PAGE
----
By Tom Philpott: Military Update
The 2007 defense authorization bill, which the president is expected to sign this month, will bring better pay and benefits to large segments of the military community. Drilling reservists who lack affordable health care coverage will be pleased. So will medical scholarship students seeking stipend increases.
Others will be upset to see prized initiatives fail again. Reservists won’t see an increase in GI Bill benefits or an easing of the age-60 threshold for retired pay. Disabled retirees rated as “unemployable” won’t see full retired pay restored before 2009.
Survivor benefits will continue to be reduced by VA dependency and indemnity compensation. And there will be no change to the 2008 effective date of the paid-up rule on premiums for Survivor Benefit Plan participants.
But the undisputed champions of compensation for 2007 appear to be the military’s top 161 officers. There is no evidence these officers lobbied for dramatic pay gains, certainly not in wartime. Yet their lifetime compensation is about to get a pleasant jolt.
In January, when most service members will receive a 2.2 percent basic pay raise, their smallest in 12 years, America’s 36 four-star generals and admirals, and its 125 lieutenant generals and vice admirals, will see basic pay climb by 8.7 percent, or $1,100 a month.
More significant are changes in the way their retired pay is calculated. To use one prominent officer as an example, Army Gen. John Abizaid, commander of U.S. Central Command, could see his future retired pay jump by almost $37,000 a year.
The pay gains voted for the most senior officers flow from a four-part packet of changes designed by the Senate Armed Services Committee.
Step one raises the executive pay cap that now impacts only officers in pay grades O-9 and O-10. Currently their basic pay can’t exceed Executive Level III for federal civilians, $12,667 a month. On Jan. 1, that will change to Executive Level II, boosting the basic pay ceiling to $13,767 a month. The ceiling could go even higher when Congress returns after November elections and decides on 2007 federal civilian pay levels.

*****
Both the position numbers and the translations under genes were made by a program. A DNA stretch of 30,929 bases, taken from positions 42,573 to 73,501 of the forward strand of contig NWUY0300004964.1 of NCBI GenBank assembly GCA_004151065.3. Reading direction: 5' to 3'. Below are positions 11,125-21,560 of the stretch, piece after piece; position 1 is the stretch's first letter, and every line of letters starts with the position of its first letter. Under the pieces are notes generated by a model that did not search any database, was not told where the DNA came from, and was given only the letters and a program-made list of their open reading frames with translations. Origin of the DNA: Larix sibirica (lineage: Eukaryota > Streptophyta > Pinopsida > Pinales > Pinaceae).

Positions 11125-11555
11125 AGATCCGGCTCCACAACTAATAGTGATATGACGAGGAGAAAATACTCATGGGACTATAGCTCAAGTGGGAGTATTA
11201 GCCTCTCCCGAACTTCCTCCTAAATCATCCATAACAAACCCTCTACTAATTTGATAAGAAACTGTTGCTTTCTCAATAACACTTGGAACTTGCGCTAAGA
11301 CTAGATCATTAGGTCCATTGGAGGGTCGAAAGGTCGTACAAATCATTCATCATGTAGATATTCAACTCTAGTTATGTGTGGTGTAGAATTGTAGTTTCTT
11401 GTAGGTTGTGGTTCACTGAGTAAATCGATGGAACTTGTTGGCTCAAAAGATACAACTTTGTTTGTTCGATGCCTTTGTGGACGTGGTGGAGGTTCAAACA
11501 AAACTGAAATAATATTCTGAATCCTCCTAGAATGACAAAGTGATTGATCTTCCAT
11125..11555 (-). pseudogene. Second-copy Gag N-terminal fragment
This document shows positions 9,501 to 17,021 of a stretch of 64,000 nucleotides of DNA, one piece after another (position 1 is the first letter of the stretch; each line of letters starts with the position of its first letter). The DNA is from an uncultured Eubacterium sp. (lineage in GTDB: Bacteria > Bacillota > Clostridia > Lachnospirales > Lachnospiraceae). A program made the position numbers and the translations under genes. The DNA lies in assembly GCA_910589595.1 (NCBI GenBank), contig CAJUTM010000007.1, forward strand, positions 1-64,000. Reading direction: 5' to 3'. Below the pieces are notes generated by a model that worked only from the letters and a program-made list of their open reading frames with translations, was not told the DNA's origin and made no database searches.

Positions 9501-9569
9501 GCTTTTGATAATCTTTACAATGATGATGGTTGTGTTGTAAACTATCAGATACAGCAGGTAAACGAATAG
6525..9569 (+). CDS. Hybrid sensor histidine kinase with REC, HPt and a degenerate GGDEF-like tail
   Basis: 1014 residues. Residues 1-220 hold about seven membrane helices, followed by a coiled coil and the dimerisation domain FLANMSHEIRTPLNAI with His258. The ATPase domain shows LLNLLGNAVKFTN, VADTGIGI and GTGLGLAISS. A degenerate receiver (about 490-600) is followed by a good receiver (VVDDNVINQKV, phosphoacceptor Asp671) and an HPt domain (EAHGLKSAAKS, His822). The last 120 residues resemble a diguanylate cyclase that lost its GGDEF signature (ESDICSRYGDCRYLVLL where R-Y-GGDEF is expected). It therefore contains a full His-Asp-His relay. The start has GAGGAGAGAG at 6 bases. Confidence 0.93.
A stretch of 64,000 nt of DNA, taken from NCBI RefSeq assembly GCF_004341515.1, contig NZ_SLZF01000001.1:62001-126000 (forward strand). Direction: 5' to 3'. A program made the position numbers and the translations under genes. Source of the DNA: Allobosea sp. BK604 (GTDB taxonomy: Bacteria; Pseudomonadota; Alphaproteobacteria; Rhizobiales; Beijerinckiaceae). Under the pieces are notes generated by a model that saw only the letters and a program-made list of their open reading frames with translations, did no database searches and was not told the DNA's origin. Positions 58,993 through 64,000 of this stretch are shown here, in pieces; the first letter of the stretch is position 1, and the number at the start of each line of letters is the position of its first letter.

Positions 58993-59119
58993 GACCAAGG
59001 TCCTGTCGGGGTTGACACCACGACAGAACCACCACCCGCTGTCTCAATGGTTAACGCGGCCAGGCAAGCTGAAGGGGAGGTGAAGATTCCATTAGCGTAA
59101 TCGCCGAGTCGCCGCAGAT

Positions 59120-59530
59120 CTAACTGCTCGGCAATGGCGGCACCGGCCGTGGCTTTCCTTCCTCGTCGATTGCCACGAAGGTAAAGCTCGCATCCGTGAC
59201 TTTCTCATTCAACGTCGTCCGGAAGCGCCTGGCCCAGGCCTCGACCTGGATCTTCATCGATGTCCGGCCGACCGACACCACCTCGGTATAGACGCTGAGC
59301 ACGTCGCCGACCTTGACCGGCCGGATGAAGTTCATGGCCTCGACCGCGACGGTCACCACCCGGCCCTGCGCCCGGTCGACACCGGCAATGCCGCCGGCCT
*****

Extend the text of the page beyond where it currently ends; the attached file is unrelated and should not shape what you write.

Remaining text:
Three other bill provisions affect future annuities for three- and four-star officers. If Abizaid were to retire today, with 33 years of service, he would get retired pay equal to 75 percent of his basic pay of $12,667 a month. That would total $9,500 a month or $114,000 a year.
But if Abizaid, or indeed any service member with more than 30 years of service retires later, their retired pay multiple might no longer max out at 75 percent level. The Secretary of Defense will have authority to add an additional 2.5 percent for each year served past 30. So an officer with 33 years, for example, could receive 82.5 percent of basic pay in retirement.
Two more factors will boost retired pay even more. Effective Oct. 1, this year, senior officers who retire no longer will have their annuities based on “capped” basic pay. Instead, pay officials will apply the basic pay levels shown for O-9 and O-10 in the military pay chart.
This change alone will be substantial using the 2006 pay chart. But Congress enhanced it by enacting a fourth and final change. In April the military will move to a new 40-year pay chart. It sets new, higher basic pay levels for members who have served more than 30 years, 34 years and 38. This will raise the retired pay of long-serving senior enlisted members too.
Returning to the Abizaid example, his retired pay after 33 years could be 82.5 percent of the new basic pay rate of $15,234 a month for an O-10 with at least 32 years’ service. His monthly retirement check could be $12,568, instead of $9,500, and annual retired pay $150,816, not $114,000.
Tom Philpott can be contacted at Military Update, P.O. Box 231111, Centreville, Va. 20120-1111, or by e-mail at: